Cell and Tissue Research

, Volume 277, Issue 1, pp 19–26 | Cite as

Odontoclastic resorption of the superficial nonmineralized layer of predentine in the shedding of human deciduous teeth

  • Noriyuki Sahara
  • Norimasa Okafuji
  • Azusa Toyoki
  • Yuji Ashizawa
  • Toshio Deguchi
  • Kazuo Suzuki
Article

Abstract

Resorption by odontoclasts of a superficial nonmineralized layer of predentine that occurs in prior to the shedding of human deciduous teeth was studied by light and electron microscopy. As resorption of the tooth roots neared completion, multinucleate cells appeared on the predentine surface of the coronal dentine between the degenerated odontoblasts, excavated characteristic resorption lacunae in the nonmineralized predentine. These multinucleate cells had the same ultrastructural characteristics as odontoclasts and histochemical demonstration of tartrate-resistant acid phosphatase activity in the multinucleate cells revealed intense staining in numerous small granules identified as lysosomes. Occasionally, the multinucleate cells simultaneously resorbed both nonmineralized and calcospherite-mineralized matrix in the predentine. The study demonstrates that multinucleate odontoclasts can resorb nonmineralized predentine matrix in vivo, probably in the same way as they resorb demineralized organic matrix in the resorption zone underlying their ruffled border.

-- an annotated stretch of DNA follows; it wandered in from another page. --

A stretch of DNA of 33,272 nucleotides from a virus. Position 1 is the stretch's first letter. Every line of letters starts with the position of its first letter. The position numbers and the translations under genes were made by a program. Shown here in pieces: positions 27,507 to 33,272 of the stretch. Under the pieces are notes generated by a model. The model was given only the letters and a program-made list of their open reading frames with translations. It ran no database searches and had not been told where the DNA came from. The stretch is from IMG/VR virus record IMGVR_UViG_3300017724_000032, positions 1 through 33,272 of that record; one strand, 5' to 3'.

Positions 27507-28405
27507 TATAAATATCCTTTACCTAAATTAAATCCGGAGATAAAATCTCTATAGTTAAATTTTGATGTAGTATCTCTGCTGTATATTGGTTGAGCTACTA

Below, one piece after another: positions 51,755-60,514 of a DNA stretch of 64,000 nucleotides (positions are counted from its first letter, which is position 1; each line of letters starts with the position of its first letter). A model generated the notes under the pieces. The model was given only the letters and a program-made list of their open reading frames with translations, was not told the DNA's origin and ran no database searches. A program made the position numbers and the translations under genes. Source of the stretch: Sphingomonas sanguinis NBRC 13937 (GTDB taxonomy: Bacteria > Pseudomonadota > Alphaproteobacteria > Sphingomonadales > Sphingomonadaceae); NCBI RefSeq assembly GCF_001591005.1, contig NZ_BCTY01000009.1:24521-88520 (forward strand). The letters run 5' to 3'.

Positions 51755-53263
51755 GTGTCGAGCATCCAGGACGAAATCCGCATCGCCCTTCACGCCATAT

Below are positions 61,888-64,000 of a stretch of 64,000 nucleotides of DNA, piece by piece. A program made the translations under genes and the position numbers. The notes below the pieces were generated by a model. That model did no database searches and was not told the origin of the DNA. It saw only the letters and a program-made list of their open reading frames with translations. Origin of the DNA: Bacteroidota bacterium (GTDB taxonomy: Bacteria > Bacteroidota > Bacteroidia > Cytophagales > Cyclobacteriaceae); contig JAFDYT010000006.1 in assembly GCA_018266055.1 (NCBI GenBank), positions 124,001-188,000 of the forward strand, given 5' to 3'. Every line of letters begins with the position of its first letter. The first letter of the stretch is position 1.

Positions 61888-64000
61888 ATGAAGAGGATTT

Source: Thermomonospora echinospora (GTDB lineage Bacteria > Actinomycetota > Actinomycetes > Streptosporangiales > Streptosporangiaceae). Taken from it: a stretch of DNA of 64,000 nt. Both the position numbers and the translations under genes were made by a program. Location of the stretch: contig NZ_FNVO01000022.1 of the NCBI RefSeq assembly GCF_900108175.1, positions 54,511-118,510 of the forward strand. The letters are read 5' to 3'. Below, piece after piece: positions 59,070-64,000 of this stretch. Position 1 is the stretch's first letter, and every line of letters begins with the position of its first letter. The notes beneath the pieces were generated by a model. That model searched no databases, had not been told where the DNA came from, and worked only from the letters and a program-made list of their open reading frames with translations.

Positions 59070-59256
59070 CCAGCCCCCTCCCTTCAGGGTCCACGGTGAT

Key words

Odontoclasts Resorption Predentine Ultrastructure Histochemistry TR-ACPase (tartrateresistant acid phosphatase) Deciduous teeth Shedding Human 

Preview

Unable to display preview. Download preview PDF.

Unable to display preview. Download preview PDF.

References

  1. Andreasen JO, Andreasen FM (1992) Root resorption following traumatic dental injuries. Proc Finn Dent Soc 88:95–114Google Scholar
  2. Bishop MA (1985) Evidence for tight junctions between odontoblasts in the rat incisor. Cell Tissue Res 239:137–140Google Scholar
  3. Boyde A, Hobdell MH (1969) Scanning electron microscopy of lamellar bone. Z Zellforsch 93:213–231Google Scholar
  4. Burstone MS (1965) Histochemical comparison of naphthol AS-phosphate for the demonstration of phosphatases. J Natl Cancer Inst 20:601–615Google Scholar
  5. Chambers TJ, Fuller K (1985) Bone cells predispose bone surfaces to resorption by exposure of mineral to osteoclastic contact. J Cell Sci 76:155–156Google Scholar
  6. Chambers TJ, Thomson BM, Fuller K (1984) Effect of substrate composition on bone resorption by rabbit osteoclasts. J Cell Sci 70:61–71Google Scholar
  7. Freilich LS (1971) Ultrastructure and acid phosphatase cytochemistry of odontoclasts: Effects of parathyroid extract. J Dent Res 50:1047–1055Google Scholar
  8. Furseth R (1968) The resorption processes of human deciduous teeth studied by light microscopy, microradiography and electron microscopy. Archs Oral Biol 13:417–431Google Scholar
  9. Hammarström LE, Lindskog S (1985) General morphological aspects of resorption of teeth and alveolar bone. Int Endodont J 18:93–108Google Scholar
  10. Hammarström LE, Hanker JS, Toverud SU (1971) Cellular differences in acid phosphatase isoenzymes in bone and teeth. Clin Orthop and Relat Res 78:151–167Google Scholar
  11. Jones SJ, Boyde A (1988) The resorption of dentin and cementum in vivo and in vitro. In: Davidovitch Z (ed) The biological mechanisms of tooth eruption and root resorption. EBSCO, Media, Birmingham, pp 335–354Google Scholar